Zac recommended Netflix’s latest motorcycle documentary this week and I stopped everything to watch it. I’m home sick with the ’flu, and it was an excuse to crank up the TV and get out of my own stuffed-up head for a while.
It’s not very good, but that doesn’t mean you won’t enjoy it. Speed is my Need sort-of follows the 2018 British Superbike season for Leon Haslam (son of Rocket Ron), and breaks away to look at the TT races that year, but its main raison d’etre is to try to explain why racers race, and why they like to ride so fast. To do this, it quotes psychologists and former racers, including Colin Edwards and Fast Freddie Spencer; in doing so, there’s lots of footage of riders falling off motorcycles at speed, cartwheeling into hay bales.
I’d like to quote something memorable, but there wasn’t really anything that struck home, except for right at the beginning.
“The fascinating thing is how the human brain and body can operate at such high speed,” says former rally driver Penny Mallory. “Speed creates chemicals in your body, and the chemicals become addictive.”
She’s right, and on a motorcycle, the sensation of speed is amplified far more so than in a car. When you can reach out and touch the fast-moving ground with a boot or a knee or a hand, it’s a whole different sensation to watching it pass by a car window.
I’m not a motorcycle racer – too chicken – but I’ve had at least my fair share of close shaves thanks to riding too fast. Probably the closest I ever came was when I was just 17, riding my Honda 250 home from my girlfriend’s house late one night after an argument. I was angry and took it out on the throttle. There was a humpback bridge and both wheels left the ground at about 130 km/h, but on the other side, a car was pulling out from a side street. At the last moment, the driver braked and I shot past, close enough to feel the front bumper brush my jeans. Just 17. How different my life would have been if the car had braked a millisecond later.
A few years later, I rode north through Pennsylvania on I-81 from Harrisburg to Wilkes-Barre on my Kawasaki GPZ750 with my friend Julian on the pillion. For some reason, my speed crept up and up and I found myself riding flat out. The speed limit was 55 mph, or 90 km/h, and I was at least double that. I knew that if I was pulled over by the police, I’d be arrested and the bike impounded, but even so, every time I passed a centre pullout and there was no cruiser there, it was like firing a blank in Russian Roulette. It took an hour to cover the 170 km and my hands were shaking at the end – I’ve never experienced anything like that rush.
And then, 20 years ago, riding 400 km to my parents’ home after learning my dad had died. I was on a Suzuki Hayabusa, of all bikes, and I pegged it, justifying to myself that this was an exceptional circumstance. Coming off the main highway and onto the side road toward the house, I misjudged the one S-bend and hit it at far too high a speed; I still don’t know how I kept that bike out of the gravel. The huge shot of adrenaline helped me realize my stupidity, and I’ve never ridden like that again.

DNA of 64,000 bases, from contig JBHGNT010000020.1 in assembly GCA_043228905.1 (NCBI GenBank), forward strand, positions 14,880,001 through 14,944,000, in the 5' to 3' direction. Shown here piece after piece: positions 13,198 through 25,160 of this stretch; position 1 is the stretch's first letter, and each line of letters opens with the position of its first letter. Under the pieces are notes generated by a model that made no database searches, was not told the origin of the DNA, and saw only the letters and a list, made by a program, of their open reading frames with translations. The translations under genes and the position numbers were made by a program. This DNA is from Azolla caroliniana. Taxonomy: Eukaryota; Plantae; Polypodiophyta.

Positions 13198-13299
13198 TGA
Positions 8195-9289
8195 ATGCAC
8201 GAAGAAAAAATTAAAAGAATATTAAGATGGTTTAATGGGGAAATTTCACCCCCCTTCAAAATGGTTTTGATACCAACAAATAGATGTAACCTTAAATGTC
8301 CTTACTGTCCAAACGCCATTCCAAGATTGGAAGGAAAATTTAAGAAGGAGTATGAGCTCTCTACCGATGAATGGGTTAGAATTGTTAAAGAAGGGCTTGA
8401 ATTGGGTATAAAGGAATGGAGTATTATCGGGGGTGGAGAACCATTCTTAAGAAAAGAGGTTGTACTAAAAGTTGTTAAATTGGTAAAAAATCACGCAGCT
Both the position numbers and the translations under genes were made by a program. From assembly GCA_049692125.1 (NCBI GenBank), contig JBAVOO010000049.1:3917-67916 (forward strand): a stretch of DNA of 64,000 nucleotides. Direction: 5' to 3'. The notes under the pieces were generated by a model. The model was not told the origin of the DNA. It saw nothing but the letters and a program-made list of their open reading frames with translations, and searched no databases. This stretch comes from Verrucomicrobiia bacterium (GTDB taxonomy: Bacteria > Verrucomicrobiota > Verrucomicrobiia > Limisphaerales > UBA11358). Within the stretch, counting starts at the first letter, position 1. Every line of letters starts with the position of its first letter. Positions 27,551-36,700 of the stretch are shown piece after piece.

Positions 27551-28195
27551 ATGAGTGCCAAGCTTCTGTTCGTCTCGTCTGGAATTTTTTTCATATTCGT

Which doesn’t mean I’ve not ridden or driven fast. Go onto YouTube and you can see me on the Autobahn in Germany, almost rear-ending another vehicle at around 240 km/h. Take a look through the comments: some of them think I’m a hero for such clear-headed driving, many call me an idiot for getting into the situation in the first place. Both sides make valid points.
This is one reason why I generally avoid riding sport bikes on public roads. I get as much pleasure from riding a slow bike fast as I do from riding a fast bike really fast, but I get to keep my licence and don’t endanger anyone else on the road. I’ve been lucky to learn this lesson through near escapes – too many of us don’t get that second chance.
If you feel the same way, and you’re looking for that rush of adrenaline or that shot of dopamine, by all means check out Speed is my Need if you have a Netflix account. There’s plenty of exciting on-bike footage as Leon Haslam skims the asphalt, chasing the championship from Shakey Byrne. But make sure to listen to what Byrne has to say, almost an hour in; that’s a medical halo he’s wearing, bolted into his skull to keep his head in place, after he rode head-first into a tire wall. “It’s a bit of an occupational hazard,” he explains. “It’s one of them things.”
Speed, in itself, is not unsafe, but it does need faster reactions and increases the effect of impact. It’s supremely selfish to abuse it on public roads. Now that winter is giving us a couple of months of forced reflection, let’s agree now to learn from our past mistakes and ride more responsibly this coming season. And if we can’t, there’s always TV.